(Image source from: www.Theweek.in)
Mahera Omar, a filmmaker and co-founder/director of Pakistan Animal Welfare Society (PAWS) has come to New Delhi was when a friend sent her the picture of a crowded hall on WhatsApp.
Omar won the award for the best documentary for 'The Rebel Optimist' at the 7th Delhi International Film Festival 2018 but was denied a visa to come to India to collect it.
"The festival authorities as well tried to help me, but it is very difficult for a Pakistani to get a visa," Omar quoted as saying by The Week.
The Rebel Optimist shows the life and work of Perween Rahman, an urban planner and social activist who led the Orangi Pilot Project - a strategy that aided the poverty-stricken people, chiefly squatters, to figure out their sanitation issues. Rahman was gunned down on March 13, 2013, in Karachi.
Apart from the festival, Omar consistently wished to visit India as her grandparents hail from the country.
"I feel a sense of belonging. My ancestry is from there," she says. Her grandfather Zafar Omar, who used to write detective fiction, was from Aligarh. Their home, Nili Chatri, still exists but is now taken over by the Aligarh Muslim University.
The Omars, similar to many others who crossed over to Pakistan during Partition, believed that they would be back. "My aunt went to Aligarh a few years ago and found the house," she says. "The old family retainer was there. My great grandfather's picture was still up in his room. He looked at her and said to her 'you are back.' It is heartbreaking".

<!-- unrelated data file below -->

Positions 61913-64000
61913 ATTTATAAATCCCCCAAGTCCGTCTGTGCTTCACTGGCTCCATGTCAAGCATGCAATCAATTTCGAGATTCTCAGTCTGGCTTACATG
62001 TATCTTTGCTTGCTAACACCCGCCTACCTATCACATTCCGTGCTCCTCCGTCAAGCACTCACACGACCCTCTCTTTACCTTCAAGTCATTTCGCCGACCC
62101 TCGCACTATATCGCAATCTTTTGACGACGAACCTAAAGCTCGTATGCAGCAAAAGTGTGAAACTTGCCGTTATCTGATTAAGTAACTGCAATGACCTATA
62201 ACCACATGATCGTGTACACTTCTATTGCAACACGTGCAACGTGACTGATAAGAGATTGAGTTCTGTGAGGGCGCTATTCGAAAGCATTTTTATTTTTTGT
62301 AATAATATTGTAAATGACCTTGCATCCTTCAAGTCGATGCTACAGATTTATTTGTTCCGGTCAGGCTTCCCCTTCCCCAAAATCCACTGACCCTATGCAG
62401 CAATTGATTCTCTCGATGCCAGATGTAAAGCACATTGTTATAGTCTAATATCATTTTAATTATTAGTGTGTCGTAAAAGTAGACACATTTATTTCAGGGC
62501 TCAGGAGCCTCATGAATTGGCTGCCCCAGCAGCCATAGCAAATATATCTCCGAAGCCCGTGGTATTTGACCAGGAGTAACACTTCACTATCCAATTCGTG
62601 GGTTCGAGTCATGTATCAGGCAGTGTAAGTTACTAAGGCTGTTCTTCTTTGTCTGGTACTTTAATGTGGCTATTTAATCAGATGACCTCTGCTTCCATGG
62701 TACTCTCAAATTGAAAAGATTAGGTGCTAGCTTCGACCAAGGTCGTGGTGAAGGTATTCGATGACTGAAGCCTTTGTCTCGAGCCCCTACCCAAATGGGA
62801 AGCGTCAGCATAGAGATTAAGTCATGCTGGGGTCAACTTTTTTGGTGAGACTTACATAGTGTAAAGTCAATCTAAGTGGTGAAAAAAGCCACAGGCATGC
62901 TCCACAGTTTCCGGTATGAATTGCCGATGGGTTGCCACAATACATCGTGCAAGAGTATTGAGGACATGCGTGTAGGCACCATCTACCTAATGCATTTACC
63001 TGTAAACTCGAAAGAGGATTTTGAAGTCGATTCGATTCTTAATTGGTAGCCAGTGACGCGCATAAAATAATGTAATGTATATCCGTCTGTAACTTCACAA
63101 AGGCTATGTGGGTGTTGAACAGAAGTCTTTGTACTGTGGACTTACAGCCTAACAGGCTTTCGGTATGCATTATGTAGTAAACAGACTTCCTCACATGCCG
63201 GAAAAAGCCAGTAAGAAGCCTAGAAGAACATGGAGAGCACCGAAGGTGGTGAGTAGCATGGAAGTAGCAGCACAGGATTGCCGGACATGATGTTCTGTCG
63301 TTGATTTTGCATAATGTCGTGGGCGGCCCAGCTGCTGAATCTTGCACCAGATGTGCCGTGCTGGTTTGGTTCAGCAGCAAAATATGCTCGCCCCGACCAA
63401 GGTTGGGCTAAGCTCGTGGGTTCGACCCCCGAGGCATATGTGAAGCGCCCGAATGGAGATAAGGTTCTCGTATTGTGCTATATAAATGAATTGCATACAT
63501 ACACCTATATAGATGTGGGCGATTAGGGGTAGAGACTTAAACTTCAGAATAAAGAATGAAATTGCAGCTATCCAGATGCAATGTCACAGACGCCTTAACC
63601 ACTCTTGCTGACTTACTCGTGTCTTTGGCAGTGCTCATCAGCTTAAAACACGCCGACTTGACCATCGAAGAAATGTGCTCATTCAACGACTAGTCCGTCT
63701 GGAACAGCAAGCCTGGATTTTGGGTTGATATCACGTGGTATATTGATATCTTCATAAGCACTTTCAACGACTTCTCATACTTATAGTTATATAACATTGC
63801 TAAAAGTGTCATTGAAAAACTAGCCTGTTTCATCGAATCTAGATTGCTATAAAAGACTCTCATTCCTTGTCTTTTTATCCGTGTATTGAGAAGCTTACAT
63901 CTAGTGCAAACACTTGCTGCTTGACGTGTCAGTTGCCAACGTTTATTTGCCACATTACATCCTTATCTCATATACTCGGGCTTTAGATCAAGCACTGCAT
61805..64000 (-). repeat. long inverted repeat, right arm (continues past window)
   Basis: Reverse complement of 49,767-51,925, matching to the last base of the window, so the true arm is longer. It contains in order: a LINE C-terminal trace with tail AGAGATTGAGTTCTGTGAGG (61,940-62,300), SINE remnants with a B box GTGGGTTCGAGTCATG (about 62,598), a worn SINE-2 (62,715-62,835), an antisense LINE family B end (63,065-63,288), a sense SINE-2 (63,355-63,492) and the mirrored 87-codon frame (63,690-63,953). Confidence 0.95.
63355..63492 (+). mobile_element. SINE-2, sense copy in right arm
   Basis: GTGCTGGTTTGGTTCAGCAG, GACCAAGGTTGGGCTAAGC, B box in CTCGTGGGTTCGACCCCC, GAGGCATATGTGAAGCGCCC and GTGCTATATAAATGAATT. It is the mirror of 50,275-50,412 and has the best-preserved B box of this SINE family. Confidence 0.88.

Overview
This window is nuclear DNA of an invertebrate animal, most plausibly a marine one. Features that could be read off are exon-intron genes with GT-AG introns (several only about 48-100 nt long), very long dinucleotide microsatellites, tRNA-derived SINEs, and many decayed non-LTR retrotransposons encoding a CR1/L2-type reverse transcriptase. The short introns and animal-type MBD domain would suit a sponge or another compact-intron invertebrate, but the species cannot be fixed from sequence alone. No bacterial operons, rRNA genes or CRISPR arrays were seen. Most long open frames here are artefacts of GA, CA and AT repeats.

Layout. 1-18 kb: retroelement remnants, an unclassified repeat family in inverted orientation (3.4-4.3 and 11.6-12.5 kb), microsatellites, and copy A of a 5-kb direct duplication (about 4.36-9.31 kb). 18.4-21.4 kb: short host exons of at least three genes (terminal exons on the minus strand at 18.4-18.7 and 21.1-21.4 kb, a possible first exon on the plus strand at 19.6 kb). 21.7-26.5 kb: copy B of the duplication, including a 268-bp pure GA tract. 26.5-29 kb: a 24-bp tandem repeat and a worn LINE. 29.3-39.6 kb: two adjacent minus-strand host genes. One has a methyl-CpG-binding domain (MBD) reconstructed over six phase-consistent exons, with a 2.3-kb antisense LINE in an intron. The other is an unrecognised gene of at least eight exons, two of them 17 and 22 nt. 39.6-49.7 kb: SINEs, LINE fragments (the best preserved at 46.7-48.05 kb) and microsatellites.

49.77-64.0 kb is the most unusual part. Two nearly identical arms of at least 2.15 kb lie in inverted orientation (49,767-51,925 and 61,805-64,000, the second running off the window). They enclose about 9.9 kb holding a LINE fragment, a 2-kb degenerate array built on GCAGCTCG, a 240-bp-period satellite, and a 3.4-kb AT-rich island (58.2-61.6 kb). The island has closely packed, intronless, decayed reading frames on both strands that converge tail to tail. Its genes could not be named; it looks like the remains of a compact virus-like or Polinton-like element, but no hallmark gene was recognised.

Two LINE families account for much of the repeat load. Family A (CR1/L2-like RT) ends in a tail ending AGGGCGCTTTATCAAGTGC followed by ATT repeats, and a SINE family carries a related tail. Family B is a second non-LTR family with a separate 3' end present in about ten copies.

Her grandfather is no more, taking with him reminiscences and the lone tangible link she had with her past. She wants to return some day and hear more tales and capture the stories and scenes she had grown up hearing. "But how do I go there," she asks.
Omar, however, is not the lone Pakistani to have denied a visa. In the past, the Indian authorities have clamped down on issuing visas to Pakistanis.
In July, Pakistani scholars were obstructed from attending a meeting of the Association for Asian Studies and Ashoka University, drawing beefed-up reactions from academics.
In May, Moneeza Hashmi, daughter of noted Urdu poet Faiz Ahmad Faiz, was invited to speak at the 15th Asia Media Summit but was dropped from the list of speakers. Her booking at the hotel was canceled as no Pakistani had been invited to the conference. Former ISI (Inter-Services Intelligence) chief Asad Durrani was as well denied a visa to come to India to promote his book. He, however, used video conferencing for the purpose.
Pakistan has alleged that India denied visas to more than 500 pilgrims who wanted to take part in the Urs at Ajmer.
Despite visa limitations, Omar still managed to get a second-by-second update from the festival venue. "There is a people-to-people contact there," she laughs. And it is the friendships that she had made in a third country that gave her a realistic taste of the experience of winning the award.